Trump administration asks Supreme Court to overrule precedent helping unions

The Trump administration on Wednesday asked the Supreme Court to overrule a 40-year-old precedent that allows states to require public employees to pay fees to unions that represent them, an important tool for the U.S. labor movement.

It was another dramatic reversal in a high-profile case before the high court, and at least the third time since President Trump’s inauguration that the Justice Department has renounced its past positions, some held for decades.

It puts the administration squarely on the side of conservative legal activists, who have complained for years that the requirement violates the free-speech rights of those who don’t want to join the union or pay fees to it.

The Supreme Court precedent the administration wants to overturn says that unions may charge all employees for the cost of collective bargaining, but not for the union’s political activities. About 20 states allow that practice.

The Obama administration supported the unions in previous challenges, and when the issue was last before the court in January 2016. It appeared from oral arguments that challenge would be successful, but Justice Antonin Scalia died a month later, and the court announced that it had split, 4 to 4, on the issue.

With Justice Neil M. Gorsuch taking Scalia’s place, the court announced in September it was taking a new challenge on the issue.

“The government reconsidered the question” after the new grant, says the brief filed by Solicitor General Neal J. Francisco. “The government’s previous briefs gave insufficient weight to the First Amendment interest of public employees in declining to fund speech on contested matters of public policy.”

The court’s decision in 1977’s Abood v. Detroit Board of Education “is inconsistent with prevailing First Amendment precedent and should be overruled.”

It is at least the third time since the election that the Justice Department has switched its position on an issue at the Supreme Court. While different views are expected when control of the White House moves from one party to another, they can sometimes cause problems for the government lawyers who argue at the high court.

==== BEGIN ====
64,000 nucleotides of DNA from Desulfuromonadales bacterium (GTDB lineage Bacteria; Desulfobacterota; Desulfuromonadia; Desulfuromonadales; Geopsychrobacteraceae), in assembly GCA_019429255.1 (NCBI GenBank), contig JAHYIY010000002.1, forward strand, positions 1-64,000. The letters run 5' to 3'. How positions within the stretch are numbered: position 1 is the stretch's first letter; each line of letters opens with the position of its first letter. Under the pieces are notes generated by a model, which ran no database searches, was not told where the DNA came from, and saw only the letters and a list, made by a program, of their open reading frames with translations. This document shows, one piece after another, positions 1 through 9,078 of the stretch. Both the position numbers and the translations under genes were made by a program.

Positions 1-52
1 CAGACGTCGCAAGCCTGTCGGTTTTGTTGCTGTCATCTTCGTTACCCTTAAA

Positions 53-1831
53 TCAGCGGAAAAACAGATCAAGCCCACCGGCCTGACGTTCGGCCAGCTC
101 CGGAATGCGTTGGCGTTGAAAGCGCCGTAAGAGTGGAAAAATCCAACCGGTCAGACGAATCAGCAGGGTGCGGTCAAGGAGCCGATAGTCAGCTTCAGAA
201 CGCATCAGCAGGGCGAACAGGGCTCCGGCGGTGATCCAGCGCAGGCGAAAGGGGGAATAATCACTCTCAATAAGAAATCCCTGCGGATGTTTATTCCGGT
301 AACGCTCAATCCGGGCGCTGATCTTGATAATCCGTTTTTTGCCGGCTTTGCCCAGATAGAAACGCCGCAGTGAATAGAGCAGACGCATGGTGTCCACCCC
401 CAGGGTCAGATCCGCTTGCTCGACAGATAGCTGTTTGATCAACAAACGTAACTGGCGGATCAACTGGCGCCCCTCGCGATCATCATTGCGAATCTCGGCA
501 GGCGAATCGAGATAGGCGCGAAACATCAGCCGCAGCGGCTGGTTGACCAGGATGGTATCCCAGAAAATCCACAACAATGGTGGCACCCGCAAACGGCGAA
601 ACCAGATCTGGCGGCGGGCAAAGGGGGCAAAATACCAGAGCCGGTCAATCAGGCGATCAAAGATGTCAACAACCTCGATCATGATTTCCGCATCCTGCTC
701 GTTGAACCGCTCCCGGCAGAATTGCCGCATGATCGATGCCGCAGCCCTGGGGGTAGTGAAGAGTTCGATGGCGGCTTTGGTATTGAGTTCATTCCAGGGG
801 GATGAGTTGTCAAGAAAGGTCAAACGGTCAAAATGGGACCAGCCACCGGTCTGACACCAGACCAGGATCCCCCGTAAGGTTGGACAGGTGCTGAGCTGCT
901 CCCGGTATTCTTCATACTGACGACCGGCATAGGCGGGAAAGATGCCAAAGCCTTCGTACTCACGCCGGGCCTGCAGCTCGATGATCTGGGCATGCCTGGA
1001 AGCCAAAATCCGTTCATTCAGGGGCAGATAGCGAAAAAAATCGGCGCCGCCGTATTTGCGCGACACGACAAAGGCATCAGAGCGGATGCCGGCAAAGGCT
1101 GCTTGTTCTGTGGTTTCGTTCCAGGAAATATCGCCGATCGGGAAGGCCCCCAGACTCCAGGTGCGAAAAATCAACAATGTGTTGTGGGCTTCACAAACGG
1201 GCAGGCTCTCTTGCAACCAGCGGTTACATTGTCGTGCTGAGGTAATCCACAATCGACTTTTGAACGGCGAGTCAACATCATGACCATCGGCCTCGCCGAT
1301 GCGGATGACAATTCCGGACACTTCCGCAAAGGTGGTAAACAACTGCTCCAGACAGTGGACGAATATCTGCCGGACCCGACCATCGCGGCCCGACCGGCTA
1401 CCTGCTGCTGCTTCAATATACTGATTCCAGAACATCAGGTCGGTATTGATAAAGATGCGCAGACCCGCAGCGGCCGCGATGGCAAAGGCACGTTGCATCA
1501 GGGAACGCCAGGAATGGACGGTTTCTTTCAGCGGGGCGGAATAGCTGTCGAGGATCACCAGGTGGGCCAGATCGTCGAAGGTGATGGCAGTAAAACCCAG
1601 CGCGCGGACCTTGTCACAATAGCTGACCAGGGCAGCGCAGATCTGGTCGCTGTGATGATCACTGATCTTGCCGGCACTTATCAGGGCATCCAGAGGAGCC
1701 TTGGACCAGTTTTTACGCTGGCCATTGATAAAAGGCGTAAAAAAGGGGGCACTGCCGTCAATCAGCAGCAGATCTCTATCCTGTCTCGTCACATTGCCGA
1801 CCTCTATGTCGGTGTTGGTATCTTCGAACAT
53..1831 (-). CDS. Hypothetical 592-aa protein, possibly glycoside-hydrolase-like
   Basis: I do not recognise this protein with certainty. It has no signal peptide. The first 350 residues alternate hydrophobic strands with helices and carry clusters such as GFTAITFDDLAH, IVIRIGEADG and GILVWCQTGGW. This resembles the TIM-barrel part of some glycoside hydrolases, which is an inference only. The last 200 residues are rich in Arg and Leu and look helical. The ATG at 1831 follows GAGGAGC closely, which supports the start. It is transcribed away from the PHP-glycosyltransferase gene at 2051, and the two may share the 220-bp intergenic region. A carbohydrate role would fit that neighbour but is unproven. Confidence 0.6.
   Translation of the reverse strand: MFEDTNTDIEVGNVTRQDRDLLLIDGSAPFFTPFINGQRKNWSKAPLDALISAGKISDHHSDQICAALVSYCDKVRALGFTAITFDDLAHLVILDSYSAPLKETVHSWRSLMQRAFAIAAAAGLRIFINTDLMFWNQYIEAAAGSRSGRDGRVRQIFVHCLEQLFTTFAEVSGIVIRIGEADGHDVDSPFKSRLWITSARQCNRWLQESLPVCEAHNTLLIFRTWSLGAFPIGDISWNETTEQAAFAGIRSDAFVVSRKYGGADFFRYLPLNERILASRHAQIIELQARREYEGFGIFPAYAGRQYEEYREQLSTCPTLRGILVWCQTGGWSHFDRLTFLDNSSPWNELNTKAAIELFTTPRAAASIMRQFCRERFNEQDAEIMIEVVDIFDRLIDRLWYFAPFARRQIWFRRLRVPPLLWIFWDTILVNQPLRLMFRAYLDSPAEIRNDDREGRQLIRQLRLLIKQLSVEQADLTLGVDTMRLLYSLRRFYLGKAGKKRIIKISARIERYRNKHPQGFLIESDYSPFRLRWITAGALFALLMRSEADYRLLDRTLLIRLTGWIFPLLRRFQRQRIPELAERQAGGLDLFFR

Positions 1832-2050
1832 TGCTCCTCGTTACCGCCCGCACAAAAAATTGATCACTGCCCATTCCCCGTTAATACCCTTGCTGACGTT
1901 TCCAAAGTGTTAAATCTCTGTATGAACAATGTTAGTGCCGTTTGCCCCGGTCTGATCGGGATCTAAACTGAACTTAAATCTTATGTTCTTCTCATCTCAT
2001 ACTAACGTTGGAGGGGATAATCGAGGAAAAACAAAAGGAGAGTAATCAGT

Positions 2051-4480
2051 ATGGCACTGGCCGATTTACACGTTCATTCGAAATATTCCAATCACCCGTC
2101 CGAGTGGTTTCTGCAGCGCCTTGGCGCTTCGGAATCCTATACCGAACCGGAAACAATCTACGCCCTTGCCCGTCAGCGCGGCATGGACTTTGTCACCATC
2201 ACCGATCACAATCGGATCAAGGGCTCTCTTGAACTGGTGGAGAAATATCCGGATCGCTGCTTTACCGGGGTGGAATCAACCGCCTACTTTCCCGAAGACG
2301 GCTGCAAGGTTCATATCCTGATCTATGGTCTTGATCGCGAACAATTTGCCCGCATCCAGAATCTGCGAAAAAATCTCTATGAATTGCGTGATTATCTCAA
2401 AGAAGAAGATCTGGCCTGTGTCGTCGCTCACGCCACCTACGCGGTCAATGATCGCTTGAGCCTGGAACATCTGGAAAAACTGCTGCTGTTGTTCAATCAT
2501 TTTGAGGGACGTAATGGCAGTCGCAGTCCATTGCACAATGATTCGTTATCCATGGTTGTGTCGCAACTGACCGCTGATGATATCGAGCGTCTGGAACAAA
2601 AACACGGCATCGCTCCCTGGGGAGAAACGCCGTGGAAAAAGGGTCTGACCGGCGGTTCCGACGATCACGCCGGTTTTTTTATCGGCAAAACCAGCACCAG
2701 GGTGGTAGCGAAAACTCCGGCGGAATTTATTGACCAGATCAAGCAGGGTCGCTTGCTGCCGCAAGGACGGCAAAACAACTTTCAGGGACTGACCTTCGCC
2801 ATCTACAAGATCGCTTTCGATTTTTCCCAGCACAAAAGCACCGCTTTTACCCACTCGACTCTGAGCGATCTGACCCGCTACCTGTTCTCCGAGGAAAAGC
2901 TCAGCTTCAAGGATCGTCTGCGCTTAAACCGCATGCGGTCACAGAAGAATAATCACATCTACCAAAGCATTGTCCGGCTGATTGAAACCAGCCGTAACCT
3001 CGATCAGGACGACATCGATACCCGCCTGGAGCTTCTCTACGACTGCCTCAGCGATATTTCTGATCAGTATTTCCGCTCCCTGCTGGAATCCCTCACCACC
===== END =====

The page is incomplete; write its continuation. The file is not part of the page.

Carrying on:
The office of the solicitor general, which represents the government at the Supreme Court, is supposed to supply the court with a consistent view of the law without undue partisan considerations.

The Trump administration already has changed its view on one case involving worker’s rights that created a rift with the National Labor Relations Board. In another, it changed the Justice Department’s long-standing position on how states may purge inactive voters from the rolls.

The Abood decision said states could allow public-employee unions to collect fees from nonmembers to cover the costs of workplace negotiations but not the union’s political activities.

The unions say losing those fees would be a heavy blow because there is no incentive for workers to pay for collective-bargaining representation they could receive free.

But conservative activists — and conservative justices in recent cases — have sharply questioned whether it is possible to separate public-employee negotiations from the kind of public-policy questions — teacher salaries and classroom sizes, for instance, and the tax dollars needed to pay for them — that are raised.

The lead plaintiff in the new case is Mark Janus, a child-support specialist at the Illinois Department of Healthcare and Family Services. The case is Janus v. AFSCME Council 31.

Article source: Supreme Court

EmailEmail
PrintPrint
WP Socializer Aakash Web